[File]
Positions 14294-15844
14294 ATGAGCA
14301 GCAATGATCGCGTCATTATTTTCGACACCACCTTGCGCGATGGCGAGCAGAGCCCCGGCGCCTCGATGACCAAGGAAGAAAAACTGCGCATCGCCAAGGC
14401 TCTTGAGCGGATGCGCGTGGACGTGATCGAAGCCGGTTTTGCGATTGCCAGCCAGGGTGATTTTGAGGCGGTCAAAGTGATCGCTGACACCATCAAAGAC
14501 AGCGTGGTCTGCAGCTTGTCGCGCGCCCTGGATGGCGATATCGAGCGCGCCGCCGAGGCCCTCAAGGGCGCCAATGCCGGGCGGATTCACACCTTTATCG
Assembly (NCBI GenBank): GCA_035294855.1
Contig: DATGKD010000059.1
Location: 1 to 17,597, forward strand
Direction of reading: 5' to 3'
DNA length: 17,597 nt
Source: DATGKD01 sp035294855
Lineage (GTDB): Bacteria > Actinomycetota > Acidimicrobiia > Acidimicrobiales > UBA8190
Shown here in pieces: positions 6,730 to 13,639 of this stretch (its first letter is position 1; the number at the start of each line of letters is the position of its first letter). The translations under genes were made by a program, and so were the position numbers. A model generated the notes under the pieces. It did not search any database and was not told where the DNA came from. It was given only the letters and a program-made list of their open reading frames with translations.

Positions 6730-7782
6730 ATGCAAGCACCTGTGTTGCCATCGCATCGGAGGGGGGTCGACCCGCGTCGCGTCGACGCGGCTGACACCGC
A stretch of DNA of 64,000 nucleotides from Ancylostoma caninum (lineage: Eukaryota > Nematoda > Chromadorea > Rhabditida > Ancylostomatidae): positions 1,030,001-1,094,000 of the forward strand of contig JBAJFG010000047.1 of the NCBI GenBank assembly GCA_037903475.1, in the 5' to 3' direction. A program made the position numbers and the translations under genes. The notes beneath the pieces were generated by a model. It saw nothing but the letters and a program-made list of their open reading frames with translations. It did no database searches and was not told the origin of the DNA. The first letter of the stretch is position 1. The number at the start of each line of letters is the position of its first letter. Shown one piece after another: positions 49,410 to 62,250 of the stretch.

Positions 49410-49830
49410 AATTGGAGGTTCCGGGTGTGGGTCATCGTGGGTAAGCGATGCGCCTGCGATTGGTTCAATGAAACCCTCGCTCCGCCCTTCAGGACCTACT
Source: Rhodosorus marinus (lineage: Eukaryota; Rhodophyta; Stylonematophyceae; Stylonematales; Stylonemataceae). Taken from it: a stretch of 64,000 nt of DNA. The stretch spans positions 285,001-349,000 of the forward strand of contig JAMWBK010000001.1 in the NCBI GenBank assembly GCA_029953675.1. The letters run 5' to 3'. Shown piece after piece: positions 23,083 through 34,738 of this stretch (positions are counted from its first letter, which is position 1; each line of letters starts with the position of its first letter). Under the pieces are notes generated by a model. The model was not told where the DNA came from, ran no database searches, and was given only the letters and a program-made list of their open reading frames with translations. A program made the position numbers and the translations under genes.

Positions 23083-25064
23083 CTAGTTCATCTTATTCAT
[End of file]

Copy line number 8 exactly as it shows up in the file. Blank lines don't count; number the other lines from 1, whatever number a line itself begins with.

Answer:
Location: 1 to 17,597, forward strand